Kids will love the idea of living in a treehouse with their friends and not having to answer to parents. (There is a plot point that prevents the parents or police from entering the treehouse which verges on ridiculous, but the kids won’t mind.)

Recommended to: Grades 3 – 8, fans of realistic fiction, and reluctant readers. Fans of James Patterson’s Middle School series will enjoy this one. 🙂

 

Original post:
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Posted in Adventure, Book Review, Fantasy, Middle Grade, Sunshine State 2018-19

Forest of Wonders by Linda Sue Park

Review:

owlowlowlowl

This is an enchanting adventure that kids are sure to love. There is magic, talking animals, danger, friendship, and by the end Raffa realizes that choices (and people) are not always what they seem to be. The plot is unresolved at the end (which makes sense because this is a trilogy), but all three books are already released so it’s easy to continue with Raffa’s adventure.

Highly recommended to students in grades 4 and up, fans of fantasy, magic, and adventure.

I listened to the audiobook and the narrator did an excellent job.

 

 

Original post:
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Posted in Adult, Book Review, Horror

The Last Passenger by Manel Loureiro

Review:

owlowlowl

August 28, 1939 – Somewhere in the North Atlantic Ocean, the Valkyrie is found, drifting, with a single passenger – a baby wrapped in a blanket and left on the dance floor.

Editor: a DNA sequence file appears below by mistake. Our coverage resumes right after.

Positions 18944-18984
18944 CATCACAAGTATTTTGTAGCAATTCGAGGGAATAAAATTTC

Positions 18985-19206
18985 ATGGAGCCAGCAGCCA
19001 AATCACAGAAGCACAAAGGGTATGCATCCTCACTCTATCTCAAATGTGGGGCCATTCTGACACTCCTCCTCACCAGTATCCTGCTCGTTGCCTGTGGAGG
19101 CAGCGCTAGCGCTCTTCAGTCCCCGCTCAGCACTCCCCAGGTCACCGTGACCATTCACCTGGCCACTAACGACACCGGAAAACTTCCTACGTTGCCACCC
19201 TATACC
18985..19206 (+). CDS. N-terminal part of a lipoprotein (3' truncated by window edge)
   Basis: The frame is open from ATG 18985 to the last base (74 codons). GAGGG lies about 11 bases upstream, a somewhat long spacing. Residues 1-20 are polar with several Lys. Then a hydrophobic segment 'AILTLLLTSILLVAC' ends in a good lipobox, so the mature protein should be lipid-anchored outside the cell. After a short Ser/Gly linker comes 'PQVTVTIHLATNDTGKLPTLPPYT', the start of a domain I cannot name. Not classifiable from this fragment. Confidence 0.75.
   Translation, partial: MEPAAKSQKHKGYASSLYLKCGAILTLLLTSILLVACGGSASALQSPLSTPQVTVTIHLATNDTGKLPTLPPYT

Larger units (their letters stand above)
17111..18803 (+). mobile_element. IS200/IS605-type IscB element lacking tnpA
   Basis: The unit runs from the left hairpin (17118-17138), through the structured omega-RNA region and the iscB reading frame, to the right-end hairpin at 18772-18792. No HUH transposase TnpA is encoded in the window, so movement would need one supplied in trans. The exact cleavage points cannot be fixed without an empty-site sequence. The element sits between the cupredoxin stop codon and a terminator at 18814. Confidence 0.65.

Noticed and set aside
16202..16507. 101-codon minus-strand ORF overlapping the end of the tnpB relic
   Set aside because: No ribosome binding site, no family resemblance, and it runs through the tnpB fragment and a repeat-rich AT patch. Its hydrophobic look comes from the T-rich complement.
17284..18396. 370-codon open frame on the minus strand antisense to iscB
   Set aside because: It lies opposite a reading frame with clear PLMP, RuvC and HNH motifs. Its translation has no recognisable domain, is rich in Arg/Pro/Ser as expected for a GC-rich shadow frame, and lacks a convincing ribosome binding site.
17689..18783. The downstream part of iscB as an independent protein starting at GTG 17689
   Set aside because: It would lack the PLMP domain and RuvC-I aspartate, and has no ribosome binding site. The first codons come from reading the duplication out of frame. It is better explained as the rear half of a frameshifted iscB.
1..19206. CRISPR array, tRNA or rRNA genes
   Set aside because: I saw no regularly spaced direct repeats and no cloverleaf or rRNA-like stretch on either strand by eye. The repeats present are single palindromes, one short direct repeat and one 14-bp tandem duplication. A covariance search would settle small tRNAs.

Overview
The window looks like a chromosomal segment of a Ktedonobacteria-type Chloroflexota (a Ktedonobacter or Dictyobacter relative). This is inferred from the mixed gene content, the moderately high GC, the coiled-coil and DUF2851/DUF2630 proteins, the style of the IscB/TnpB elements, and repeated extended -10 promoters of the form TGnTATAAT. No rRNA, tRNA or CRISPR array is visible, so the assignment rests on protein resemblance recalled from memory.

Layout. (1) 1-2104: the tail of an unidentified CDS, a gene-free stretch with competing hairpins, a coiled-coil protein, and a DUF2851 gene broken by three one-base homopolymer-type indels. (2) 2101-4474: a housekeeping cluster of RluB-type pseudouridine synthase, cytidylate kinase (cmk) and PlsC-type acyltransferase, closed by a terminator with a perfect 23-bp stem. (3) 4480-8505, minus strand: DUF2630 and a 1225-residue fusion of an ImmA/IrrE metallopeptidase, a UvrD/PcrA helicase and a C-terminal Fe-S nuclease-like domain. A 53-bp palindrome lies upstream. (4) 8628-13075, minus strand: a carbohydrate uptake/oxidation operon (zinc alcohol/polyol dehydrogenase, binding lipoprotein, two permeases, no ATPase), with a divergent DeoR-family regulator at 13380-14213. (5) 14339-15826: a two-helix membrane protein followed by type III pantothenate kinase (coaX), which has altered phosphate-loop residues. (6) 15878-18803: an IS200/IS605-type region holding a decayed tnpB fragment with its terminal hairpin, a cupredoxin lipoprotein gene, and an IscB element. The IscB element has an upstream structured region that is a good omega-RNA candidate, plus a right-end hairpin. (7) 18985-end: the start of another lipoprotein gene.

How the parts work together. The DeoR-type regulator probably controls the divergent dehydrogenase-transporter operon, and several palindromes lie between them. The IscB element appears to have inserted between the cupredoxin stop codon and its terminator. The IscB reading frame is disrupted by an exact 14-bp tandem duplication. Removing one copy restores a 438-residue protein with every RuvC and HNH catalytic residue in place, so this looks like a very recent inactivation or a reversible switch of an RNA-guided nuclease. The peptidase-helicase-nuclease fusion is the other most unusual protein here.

Present Day – Kate is a reporter who recently lost her husband (Ralph), and she is looking for a distraction. When the editor offers her the chance to follow up on the final story Ralph worked on, she jumps at the chance. But this is no simple mystery. There is an evil presence on the Valkyrie, and Kate may be the only one who can end its reign.

This story involves not time travel, but an overlapping of times. On the ship, Kate sees the current version of the ship, then blinks and sees the ship as it was in 1939. There is a high creepiness factor and a fair amount of blood and violence. I enjoyed the book and may look into others by this author.

 

 

Original post:
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Posted in Sunshine State 2018-19

Sunshine State 2018-19 Nominees

Once again, I am going to attempt to read all of the nominated books:

Books for Grades 3-5

1. The Ark Plan by Laura Martin

2. The Doublecross: (And Other Skills I Learned as a Superspy) by Jackson Pearce

3. Dragons & Marshmallows by Asia Citro

4. The Great Treehouse War by Lisa Graff

5. Home Sweet Motel by Chris Grabenstein

6. I Love You, Michael Collins by Lauren Baratz-Logsted

7. Lemons by Melissa Savage

8. Lights, Camera, Cook! by Charise Mericle Harper

9. Overboard! by Terry Lynn Johnson

10. Podkin One-Ear by Kieran Larwood

11. Spirit Week Showdown by Crystal Allen

12. The Sweetest Sound by Sherri Winston

13. A True Home by Kallie George

14. Ugly Cat & Pablo by Isabel Quintero

15. Wish by Barbara O’Connor

Books for Grades 6-8

1. Click’d by Tamara Ireland Stone

2. A Crack in the Sea by H.M. Bouwman

3. Surrender the Key by DJ Machale

4. The Epic Fail of Arturo Zamora by Pablo Cartaya

5. The Eureka Key by Sarah Thomson

6. The Firefly Code by Megan Frazer Blakemore

7. First Rule of Punk by Celia C. Perez

8. Forest of Wonders by Linda Sue Park

9. Frogkisser! by Garth Nix

10. Ghost by Jason Reynolds

11. The Girl Who Could Not Dream by Sarah Beth Durst

12. How Lunchbox Jones Saved me from Robots, Traitors, and Missy the Cruel by Jennifer Brown

13. Restart by Gordon Korman

14. Short by Holly Goldberg Sloan

15. The Van Gogh Deception by Deron Hicks